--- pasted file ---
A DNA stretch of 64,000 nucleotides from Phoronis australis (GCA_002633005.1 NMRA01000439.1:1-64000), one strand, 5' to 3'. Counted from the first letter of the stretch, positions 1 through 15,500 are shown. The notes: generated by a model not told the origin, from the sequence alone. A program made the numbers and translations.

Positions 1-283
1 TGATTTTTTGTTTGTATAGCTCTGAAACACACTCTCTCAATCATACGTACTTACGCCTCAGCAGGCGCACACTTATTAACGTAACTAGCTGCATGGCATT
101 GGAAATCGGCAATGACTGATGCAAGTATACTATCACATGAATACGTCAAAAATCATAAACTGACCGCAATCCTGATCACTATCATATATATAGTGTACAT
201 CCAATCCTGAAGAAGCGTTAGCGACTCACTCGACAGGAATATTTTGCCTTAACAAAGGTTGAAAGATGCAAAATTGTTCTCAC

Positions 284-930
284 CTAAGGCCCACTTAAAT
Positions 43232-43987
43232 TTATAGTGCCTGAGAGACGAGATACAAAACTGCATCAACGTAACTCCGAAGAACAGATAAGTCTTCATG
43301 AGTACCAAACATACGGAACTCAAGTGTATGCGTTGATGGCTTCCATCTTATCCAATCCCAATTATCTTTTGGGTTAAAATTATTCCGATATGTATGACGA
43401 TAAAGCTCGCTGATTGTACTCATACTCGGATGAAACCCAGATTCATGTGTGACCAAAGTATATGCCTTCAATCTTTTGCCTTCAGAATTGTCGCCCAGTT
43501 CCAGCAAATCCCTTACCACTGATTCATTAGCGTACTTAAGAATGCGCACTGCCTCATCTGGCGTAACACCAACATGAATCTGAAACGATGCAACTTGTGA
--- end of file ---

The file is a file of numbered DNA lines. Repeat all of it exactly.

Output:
A DNA stretch of 64,000 nucleotides from Phoronis australis (GCA_002633005.1 NMRA01000439.1:1-64000), one strand, 5' to 3'. Counted from the first letter of the stretch, positions 1 through 15,500 are shown. The notes: generated by a model not told the origin, from the sequence alone. A program made the numbers and translations.

Positions 1-283
1 TGATTTTTTGTTTGTATAGCTCTGAAACACACTCTCTCAATCATACGTACTTACGCCTCAGCAGGCGCACACTTATTAACGTAACTAGCTGCATGGCATT
101 GGAAATCGGCAATGACTGATGCAAGTATACTATCACATGAATACGTCAAAAATCATAAACTGACCGCAATCCTGATCACTATCATATATATAGTGTACAT
201 CCAATCCTGAAGAAGCGTTAGCGACTCACTCGACAGGAATATTTTGCCTTAACAAAGGTTGAAAGATGCAAAATTGTTCTCAC

Positions 284-930
284 CTAAGGCCCACTTAAAT
Positions 43232-43987
43232 TTATAGTGCCTGAGAGACGAGATACAAAACTGCATCAACGTAACTCCGAAGAACAGATAAGTCTTCATG
43301 AGTACCAAACATACGGAACTCAAGTGTATGCGTTGATGGCTTCCATCTTATCCAATCCCAATTATCTTTTGGGTTAAAATTATTCCGATATGTATGACGA
43401 TAAAGCTCGCTGATTGTACTCATACTCGGATGAAACCCAGATTCATGTGTGACCAAAGTATATGCCTTCAATCTTTTGCCTTCAGAATTGTCGCCCAGTT
43501 CCAGCAAATCCCTTACCACTGATTCATTAGCGTACTTAAGAATGCGCACTGCCTCATCTGGCGTAACACCAACATGAATCTGAAACGATGCAACTTGTGA